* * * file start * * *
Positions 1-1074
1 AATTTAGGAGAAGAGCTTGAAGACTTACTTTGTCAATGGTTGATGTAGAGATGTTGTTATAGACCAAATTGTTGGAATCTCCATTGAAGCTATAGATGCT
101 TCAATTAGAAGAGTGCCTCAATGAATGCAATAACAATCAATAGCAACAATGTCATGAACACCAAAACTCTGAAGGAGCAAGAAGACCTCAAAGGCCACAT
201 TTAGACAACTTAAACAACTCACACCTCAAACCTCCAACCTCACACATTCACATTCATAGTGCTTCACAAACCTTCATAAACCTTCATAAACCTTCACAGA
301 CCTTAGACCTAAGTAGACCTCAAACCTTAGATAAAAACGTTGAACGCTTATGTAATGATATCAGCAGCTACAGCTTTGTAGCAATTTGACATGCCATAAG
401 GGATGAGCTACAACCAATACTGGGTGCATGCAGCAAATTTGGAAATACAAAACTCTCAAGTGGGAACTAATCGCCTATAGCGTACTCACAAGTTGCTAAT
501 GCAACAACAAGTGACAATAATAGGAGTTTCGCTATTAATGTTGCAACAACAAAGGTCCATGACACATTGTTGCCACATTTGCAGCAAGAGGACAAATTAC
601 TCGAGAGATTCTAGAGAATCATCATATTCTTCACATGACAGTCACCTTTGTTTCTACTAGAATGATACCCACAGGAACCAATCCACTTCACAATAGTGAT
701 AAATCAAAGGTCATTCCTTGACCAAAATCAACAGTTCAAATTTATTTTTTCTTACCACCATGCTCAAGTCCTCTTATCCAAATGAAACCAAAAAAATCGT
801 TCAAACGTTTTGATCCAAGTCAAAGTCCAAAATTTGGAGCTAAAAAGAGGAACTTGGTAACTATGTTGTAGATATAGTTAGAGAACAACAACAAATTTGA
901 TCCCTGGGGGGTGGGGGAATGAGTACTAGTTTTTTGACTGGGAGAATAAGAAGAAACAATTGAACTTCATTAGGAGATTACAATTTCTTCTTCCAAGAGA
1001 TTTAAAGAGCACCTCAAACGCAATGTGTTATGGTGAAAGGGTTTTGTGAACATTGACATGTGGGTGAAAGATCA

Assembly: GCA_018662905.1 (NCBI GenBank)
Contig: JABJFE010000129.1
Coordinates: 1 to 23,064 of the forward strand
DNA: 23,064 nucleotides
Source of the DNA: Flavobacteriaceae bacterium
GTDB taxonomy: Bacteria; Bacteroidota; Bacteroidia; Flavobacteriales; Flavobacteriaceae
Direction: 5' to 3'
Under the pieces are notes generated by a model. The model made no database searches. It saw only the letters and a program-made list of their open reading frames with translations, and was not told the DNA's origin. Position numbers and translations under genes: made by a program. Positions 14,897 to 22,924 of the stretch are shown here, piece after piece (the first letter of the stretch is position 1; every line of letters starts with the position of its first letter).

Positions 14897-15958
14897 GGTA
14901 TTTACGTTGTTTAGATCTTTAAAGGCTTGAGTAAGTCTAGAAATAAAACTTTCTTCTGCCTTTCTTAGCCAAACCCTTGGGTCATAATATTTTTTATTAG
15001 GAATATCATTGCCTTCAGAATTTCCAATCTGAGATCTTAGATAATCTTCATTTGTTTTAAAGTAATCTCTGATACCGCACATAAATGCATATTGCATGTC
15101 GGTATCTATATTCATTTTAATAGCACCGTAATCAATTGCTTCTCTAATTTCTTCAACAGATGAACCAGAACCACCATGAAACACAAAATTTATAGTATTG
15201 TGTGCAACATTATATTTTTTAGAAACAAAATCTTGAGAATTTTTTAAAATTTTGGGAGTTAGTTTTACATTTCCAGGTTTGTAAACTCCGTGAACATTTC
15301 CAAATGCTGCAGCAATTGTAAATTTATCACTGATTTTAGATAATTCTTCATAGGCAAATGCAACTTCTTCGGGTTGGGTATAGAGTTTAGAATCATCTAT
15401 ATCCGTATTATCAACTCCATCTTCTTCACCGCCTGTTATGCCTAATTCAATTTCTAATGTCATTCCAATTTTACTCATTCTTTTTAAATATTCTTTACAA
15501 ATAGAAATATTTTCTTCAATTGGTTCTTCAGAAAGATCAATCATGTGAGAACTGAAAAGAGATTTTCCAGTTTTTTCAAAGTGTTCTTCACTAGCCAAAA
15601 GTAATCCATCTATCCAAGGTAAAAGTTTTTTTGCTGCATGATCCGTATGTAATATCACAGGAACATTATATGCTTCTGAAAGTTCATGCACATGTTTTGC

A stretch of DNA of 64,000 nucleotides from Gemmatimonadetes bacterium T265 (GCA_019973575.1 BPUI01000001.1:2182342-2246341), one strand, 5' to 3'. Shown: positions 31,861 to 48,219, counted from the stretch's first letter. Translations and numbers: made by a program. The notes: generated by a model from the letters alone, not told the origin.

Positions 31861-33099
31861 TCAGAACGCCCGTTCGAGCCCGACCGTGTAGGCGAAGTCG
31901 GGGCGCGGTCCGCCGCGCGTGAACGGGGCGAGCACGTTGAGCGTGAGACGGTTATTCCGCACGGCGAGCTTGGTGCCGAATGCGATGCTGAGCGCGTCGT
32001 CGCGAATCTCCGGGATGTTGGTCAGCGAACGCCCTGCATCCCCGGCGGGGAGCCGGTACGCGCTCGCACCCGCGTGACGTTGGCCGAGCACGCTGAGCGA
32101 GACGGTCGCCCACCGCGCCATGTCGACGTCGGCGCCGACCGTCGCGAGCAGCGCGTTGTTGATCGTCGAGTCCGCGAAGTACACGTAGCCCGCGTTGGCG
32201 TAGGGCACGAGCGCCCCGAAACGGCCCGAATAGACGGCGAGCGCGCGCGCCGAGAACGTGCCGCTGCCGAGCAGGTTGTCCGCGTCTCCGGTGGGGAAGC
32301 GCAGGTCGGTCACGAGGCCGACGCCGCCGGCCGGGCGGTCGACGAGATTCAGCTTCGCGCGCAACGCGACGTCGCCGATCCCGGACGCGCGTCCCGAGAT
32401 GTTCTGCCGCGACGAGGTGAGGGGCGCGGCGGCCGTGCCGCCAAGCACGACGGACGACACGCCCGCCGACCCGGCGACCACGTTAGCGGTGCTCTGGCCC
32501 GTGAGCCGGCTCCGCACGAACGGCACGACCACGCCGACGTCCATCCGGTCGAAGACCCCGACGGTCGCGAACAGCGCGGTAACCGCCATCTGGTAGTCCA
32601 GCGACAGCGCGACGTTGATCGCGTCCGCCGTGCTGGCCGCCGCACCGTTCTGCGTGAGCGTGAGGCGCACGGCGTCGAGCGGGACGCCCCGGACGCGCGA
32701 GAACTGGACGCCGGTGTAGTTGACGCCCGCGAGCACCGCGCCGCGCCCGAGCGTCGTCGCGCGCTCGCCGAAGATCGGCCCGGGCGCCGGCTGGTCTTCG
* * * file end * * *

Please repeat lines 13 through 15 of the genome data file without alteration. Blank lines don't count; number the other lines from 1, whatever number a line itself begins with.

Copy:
Assembly: GCA_018662905.1 (NCBI GenBank)
Contig: JABJFE010000129.1
Coordinates: 1 to 23,064 of the forward strand